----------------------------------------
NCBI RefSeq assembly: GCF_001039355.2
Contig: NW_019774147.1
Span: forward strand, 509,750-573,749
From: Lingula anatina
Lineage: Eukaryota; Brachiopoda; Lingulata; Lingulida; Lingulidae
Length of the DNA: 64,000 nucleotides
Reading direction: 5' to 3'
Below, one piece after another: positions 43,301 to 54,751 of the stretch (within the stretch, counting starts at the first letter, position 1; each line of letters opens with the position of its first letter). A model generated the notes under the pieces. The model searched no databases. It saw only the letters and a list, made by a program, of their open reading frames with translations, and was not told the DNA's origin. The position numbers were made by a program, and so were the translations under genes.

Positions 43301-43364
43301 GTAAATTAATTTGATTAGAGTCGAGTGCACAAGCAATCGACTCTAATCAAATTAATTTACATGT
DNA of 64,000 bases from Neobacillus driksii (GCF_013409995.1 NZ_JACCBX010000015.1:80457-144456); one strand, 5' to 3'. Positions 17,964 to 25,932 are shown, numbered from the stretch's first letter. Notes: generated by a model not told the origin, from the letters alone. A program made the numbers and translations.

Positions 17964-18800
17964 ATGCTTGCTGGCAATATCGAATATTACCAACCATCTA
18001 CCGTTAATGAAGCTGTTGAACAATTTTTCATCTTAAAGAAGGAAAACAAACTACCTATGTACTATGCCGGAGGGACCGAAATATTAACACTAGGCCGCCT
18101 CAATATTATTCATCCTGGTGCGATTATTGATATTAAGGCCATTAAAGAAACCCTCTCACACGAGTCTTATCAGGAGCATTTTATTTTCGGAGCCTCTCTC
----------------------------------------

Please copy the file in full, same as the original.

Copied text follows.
NCBI RefSeq assembly: GCF_001039355.2
Contig: NW_019774147.1
Span: forward strand, 509,750-573,749
From: Lingula anatina
Lineage: Eukaryota; Brachiopoda; Lingulata; Lingulida; Lingulidae
Length of the DNA: 64,000 nucleotides
Reading direction: 5' to 3'
Below, one piece after another: positions 43,301 to 54,751 of the stretch (within the stretch, counting starts at the first letter, position 1; each line of letters opens with the position of its first letter). A model generated the notes under the pieces. The model searched no databases. It saw only the letters and a list, made by a program, of their open reading frames with translations, and was not told the DNA's origin. The position numbers were made by a program, and so were the translations under genes.

Positions 43301-43364
43301 GTAAATTAATTTGATTAGAGTCGAGTGCACAAGCAATCGACTCTAATCAAATTAATTTACATGT
DNA of 64,000 bases from Neobacillus driksii (GCF_013409995.1 NZ_JACCBX010000015.1:80457-144456); one strand, 5' to 3'. Positions 17,964 to 25,932 are shown, numbered from the stretch's first letter. Notes: generated by a model not told the origin, from the letters alone. A program made the numbers and translations.

Positions 17964-18800
17964 ATGCTTGCTGGCAATATCGAATATTACCAACCATCTA
18001 CCGTTAATGAAGCTGTTGAACAATTTTTCATCTTAAAGAAGGAAAACAAACTACCTATGTACTATGCCGGAGGGACCGAAATATTAACACTAGGCCGCCT
18101 CAATATTATTCATCCTGGTGCGATTATTGATATTAAGGCCATTAAAGAAACCCTCTCACACGAGTCTTATCAGGAGCATTTTATTTTCGGAGCCTCTCTC